- Blue stands for justice and perseverance: justice because it is the basis of our country, and perseverance because although our nation is young, we will stand strong against all opposition.
Folding the Flag
Whenever the United States of America's flag is folded, there is a symbol behind each fold and tuck. It is not random, but very purposeful. This is one reason why they will fold an American flag at a veteren's funeral.
They always fold the flag so that way only the blue and white stars can be seen. One reason they do this is so that none of the red shows, because it stands for the blood shed. We want to remember the person's perseverance and vigilance, not the loss of the person.
Even the shape is considered when folding the flag. It is in the shape of a triangle so that it symbolizes the hat worn by Revolutionary soldiers. It is because of these men that we have our freedom and our rights.
What Does Each Fold in the American Flag Mean?
- Fold One - Symbol of life
- Fold Two - Symbol of belief in eternal life
- Fold Three - Honor and remembrance of veterans
- Fold Four - Symbol of our weaker nature
- Fold Five - Tribute to the United States of America
- Fold Six - Symbol of our hearts and devotion
- Fold Seven - Tribute to the Armed Forces
- Fold Eight - For those who went into the "Valley of the Shadow of Death"
- Fold Nine - Tribute to womanhood and its giving and nurturing nature
- Fold Ten - Tribute to our fathers who gave their sons to protect our land
- Fold Eleven - Dedication to Jews and represents the bottom of the Seal of King David and King Solomon
- Fold Twelve - Represents the Christian and glorifies God.
Do You Feel That America Is the Land of the Free?
Questions & Answers
How come there are different flags?
To understand why there are different flags, you need to understand the purpose of flags. In early years, a flag was raised to claim a particular land or ship. It was to notify others that that land/ship belonged to the group or country that flag represents. Flags are also used to show support and promote unity within a group. Since there are many different groups, countries, states, there is a need to symbolize each group through a flag, hence the multitude of flags.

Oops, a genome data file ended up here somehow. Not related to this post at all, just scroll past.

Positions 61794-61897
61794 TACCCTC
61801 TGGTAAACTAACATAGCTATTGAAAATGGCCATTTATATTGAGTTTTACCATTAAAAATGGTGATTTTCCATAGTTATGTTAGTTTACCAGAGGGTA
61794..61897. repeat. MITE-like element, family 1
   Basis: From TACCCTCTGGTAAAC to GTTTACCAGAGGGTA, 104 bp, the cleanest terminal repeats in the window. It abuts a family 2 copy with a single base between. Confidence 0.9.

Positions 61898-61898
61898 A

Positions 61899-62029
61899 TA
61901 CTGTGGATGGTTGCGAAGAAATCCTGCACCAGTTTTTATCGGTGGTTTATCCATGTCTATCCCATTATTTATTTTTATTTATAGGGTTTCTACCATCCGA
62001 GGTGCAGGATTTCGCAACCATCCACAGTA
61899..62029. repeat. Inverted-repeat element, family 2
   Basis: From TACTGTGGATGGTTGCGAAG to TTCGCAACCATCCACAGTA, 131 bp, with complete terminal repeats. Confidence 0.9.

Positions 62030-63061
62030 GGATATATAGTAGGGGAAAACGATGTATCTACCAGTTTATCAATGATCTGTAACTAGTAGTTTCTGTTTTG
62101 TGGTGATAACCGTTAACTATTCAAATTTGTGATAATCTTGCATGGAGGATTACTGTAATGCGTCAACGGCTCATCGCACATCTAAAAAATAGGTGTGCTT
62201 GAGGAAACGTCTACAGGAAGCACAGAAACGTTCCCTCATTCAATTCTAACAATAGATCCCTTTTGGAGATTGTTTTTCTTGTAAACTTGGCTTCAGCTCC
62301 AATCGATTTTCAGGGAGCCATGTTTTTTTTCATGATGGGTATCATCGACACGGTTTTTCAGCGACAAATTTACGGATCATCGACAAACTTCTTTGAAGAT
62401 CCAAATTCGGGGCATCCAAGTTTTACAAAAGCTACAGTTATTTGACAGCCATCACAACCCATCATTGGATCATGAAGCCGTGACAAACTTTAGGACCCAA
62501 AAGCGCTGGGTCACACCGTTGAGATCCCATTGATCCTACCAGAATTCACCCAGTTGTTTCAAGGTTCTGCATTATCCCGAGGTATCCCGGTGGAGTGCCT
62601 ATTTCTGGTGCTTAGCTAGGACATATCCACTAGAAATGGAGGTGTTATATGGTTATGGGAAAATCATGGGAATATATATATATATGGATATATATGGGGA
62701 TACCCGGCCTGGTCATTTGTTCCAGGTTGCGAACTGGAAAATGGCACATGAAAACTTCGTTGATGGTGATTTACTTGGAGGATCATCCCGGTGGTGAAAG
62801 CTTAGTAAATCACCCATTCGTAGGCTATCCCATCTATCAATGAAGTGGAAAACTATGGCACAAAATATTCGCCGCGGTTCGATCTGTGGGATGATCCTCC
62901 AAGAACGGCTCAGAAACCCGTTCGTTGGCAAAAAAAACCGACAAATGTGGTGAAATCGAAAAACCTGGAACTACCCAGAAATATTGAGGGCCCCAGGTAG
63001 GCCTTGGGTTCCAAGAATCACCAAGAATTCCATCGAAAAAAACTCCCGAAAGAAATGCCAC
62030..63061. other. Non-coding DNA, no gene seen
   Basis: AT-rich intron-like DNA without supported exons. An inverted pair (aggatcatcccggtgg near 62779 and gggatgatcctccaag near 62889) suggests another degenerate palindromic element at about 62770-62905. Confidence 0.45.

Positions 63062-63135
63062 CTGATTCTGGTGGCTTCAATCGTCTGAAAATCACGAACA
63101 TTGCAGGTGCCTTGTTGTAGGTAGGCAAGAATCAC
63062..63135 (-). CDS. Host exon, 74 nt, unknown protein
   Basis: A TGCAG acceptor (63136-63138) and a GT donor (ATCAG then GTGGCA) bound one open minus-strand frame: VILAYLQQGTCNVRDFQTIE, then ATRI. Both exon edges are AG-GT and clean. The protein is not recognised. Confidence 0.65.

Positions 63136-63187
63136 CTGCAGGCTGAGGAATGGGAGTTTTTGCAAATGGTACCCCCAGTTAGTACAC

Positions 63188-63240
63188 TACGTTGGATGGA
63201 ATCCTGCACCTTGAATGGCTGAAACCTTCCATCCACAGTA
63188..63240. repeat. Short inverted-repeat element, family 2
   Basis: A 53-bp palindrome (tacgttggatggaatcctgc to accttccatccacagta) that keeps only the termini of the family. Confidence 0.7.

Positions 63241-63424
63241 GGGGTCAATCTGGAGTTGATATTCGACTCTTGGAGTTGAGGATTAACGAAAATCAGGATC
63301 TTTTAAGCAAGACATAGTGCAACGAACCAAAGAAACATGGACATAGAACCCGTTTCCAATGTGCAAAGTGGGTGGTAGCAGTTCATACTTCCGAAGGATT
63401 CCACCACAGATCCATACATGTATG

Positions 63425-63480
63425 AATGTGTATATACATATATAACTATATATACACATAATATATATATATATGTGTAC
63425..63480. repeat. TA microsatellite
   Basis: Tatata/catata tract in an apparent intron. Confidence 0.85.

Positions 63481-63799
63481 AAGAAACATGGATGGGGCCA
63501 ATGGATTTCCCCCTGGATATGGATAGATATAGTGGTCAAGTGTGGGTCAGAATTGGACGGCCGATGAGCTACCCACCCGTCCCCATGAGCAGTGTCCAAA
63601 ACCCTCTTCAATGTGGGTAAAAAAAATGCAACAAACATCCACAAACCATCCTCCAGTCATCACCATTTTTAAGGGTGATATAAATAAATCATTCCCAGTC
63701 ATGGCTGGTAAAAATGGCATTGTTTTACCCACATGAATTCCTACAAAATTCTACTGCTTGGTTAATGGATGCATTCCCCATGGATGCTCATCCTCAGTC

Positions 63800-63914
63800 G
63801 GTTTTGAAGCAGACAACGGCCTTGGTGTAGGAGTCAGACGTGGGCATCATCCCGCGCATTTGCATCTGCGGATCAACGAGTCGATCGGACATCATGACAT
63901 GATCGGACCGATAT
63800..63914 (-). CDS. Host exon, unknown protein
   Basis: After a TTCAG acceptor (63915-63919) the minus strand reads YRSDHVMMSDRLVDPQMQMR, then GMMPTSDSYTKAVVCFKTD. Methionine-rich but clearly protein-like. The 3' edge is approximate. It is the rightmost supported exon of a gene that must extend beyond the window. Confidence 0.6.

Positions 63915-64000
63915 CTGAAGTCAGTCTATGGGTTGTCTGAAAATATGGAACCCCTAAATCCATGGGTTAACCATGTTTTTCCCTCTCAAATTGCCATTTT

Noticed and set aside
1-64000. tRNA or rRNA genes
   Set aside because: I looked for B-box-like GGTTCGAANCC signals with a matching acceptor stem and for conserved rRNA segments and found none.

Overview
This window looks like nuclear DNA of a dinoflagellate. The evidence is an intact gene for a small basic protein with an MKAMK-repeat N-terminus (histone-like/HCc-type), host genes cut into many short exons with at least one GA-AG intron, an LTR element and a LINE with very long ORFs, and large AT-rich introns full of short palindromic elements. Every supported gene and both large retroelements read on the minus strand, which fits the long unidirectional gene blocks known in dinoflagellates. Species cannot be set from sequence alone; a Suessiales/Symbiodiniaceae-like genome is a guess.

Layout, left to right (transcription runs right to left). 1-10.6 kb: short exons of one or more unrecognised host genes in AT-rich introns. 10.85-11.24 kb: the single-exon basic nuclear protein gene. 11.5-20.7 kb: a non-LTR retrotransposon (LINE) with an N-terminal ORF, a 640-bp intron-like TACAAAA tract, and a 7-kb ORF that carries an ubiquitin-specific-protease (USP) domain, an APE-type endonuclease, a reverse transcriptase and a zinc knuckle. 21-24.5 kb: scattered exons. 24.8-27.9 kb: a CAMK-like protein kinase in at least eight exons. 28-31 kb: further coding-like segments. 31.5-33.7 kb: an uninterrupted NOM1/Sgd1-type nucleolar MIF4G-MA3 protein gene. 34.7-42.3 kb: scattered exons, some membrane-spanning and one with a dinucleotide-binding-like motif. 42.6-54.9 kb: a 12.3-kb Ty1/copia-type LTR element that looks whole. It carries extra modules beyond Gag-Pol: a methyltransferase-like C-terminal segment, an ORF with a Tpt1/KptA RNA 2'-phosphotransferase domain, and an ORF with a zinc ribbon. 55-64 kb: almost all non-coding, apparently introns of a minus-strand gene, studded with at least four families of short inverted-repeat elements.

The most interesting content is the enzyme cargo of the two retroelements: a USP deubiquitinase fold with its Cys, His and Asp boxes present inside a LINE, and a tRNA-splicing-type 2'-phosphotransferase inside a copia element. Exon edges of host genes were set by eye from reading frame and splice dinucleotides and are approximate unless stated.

Why did they chose stars to represent the states ?
The honest answer is that no one truly knows for sure, but we do know that the resolution of the Continental Congress in 1777 states "the union [shall] be thirteen stars white in a blue field, representing a new constellation." This statement lies in the midst of resolutions regarding the Navy. The association of sailing and stars may have played a part. Also because the primary reason for a flag is to identify ships, it makes sense that there would be that navigational symbolism.
How can I use the American flag as a topic for an essay?
First you need to decide what kind of essay you are trying to write. Are you trying to write an argumentative one or an explanatory one? What about this article did you find interesting? What caught your eye? What did you disagree with? What did you agree with? What surprised you? There are so many directions you could go when writing an essay about the American flag. It is up to you to decide what message you want to give to your reader. I personally stay away from debates, because I am pacifist by nature, but not by politics. So my writing tends to be expository. It doesn't catch people's attention unless their goal is just education.
© 2012 Angela Michelle Schultz